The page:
Melatonin?January 7th, 2011
I have recently been asked about Melatonin for jetlag
A product circadan = 2 mg slow release melatonin was approved last year in australia by The Therapeutic Goods Administration (TGA) for use in persons over 55 years of age
However the cochraine review
…did not encourage the use of 2mg slow release melatonin as per extract below
Eight of the ten trials found that melatonin, taken close to the target bedtime at the destination (10pm to midnight), decreased jet-lag from flights crossing five or more time zones. Daily doses of melatonin between 0.5 and 5mg are similarly effective, except that people fall asleep faster and sleep better after 5mg than 0.5mg. Doses above 5mg appear to be no more effective. The relative ineffectiveness of 2mg slow-release melatonin suggests that a short-lived higher peak concentration of melatonin works better. The estimated number needed to treat (NNT) is 2, based on the only two trials that gave the necessary data. The benefit is likely to be greater the more time zones are crossed, and less for westward flights.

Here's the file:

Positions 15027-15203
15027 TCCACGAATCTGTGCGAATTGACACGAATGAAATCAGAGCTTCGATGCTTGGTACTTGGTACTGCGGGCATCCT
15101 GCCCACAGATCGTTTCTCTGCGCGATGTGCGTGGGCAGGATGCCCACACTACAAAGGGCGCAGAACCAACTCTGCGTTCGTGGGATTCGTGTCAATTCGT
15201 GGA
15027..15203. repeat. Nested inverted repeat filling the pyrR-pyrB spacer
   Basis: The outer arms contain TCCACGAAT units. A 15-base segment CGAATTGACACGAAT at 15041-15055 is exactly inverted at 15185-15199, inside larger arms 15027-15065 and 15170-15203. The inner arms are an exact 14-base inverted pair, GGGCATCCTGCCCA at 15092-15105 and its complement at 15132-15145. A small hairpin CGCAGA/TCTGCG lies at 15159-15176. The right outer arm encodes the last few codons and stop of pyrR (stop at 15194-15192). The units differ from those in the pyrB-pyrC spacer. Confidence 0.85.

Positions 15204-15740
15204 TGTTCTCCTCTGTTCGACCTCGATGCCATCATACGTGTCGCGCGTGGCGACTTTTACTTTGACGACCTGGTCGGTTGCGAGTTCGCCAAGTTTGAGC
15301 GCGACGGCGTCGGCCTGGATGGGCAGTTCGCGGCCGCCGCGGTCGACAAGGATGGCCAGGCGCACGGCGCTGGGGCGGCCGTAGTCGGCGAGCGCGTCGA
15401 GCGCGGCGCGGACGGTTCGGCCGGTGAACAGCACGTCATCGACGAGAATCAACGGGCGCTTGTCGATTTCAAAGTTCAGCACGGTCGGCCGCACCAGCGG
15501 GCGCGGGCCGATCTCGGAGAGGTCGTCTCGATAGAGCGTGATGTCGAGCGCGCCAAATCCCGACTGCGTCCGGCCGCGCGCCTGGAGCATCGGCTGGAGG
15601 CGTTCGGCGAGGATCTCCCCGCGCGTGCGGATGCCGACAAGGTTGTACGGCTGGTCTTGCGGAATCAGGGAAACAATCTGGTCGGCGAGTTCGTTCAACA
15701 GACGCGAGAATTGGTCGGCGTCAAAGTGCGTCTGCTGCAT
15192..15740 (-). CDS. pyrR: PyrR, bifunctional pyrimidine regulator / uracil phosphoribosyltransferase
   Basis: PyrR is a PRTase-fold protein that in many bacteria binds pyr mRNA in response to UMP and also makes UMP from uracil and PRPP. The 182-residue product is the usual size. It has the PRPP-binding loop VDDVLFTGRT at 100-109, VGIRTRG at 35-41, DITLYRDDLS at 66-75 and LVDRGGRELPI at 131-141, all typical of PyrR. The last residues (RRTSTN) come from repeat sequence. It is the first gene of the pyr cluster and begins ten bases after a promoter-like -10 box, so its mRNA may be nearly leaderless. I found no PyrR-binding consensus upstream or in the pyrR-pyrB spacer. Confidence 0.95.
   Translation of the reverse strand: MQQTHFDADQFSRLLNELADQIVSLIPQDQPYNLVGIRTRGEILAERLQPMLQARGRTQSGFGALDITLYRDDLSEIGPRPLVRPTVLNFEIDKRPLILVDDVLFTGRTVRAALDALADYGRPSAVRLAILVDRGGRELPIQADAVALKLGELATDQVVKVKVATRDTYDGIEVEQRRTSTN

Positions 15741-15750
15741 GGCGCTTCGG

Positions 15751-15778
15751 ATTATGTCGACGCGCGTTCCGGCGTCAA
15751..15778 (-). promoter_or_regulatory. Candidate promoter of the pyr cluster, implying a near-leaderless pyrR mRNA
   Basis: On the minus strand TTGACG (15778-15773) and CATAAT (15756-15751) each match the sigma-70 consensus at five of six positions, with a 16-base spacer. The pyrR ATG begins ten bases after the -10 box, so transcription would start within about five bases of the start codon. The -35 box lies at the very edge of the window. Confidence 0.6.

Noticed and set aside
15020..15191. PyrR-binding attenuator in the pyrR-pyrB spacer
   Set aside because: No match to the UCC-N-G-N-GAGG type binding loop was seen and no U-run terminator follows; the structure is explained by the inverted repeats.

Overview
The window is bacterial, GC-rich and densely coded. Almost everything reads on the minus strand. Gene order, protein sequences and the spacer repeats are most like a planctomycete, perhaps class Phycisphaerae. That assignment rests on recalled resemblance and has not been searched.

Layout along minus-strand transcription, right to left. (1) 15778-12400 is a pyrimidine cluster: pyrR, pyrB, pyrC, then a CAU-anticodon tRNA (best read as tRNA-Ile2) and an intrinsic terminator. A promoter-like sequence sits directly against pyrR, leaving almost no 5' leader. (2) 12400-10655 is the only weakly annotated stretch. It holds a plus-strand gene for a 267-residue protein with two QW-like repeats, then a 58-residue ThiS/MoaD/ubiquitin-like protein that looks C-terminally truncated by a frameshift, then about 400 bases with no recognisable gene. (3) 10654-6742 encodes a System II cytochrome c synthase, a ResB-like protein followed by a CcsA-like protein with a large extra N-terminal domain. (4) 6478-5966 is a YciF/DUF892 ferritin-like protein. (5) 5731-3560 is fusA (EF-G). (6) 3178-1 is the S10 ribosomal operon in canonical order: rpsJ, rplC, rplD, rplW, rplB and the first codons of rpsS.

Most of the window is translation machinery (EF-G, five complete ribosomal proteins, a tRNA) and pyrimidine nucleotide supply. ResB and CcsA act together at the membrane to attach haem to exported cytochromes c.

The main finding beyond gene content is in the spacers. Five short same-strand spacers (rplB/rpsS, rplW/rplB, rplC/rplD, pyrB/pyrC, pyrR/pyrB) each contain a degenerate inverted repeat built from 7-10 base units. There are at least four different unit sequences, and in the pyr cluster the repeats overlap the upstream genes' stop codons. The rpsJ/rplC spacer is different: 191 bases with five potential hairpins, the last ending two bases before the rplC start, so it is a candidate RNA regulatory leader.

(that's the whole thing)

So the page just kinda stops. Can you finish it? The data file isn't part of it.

So the melatonin available on a general script in Australia is not the one to recommended.
(Incidentally, your local compounding pharmacy will make 5mg melatonin non – slow-release tablets from a script that is for 5mg Melatonin)
Personally I always carry melatonin and especially use it for the first few nights when travelling to the USA / Canada. In the USA you can buy melatonin 5 mg without a script from local pharmacies.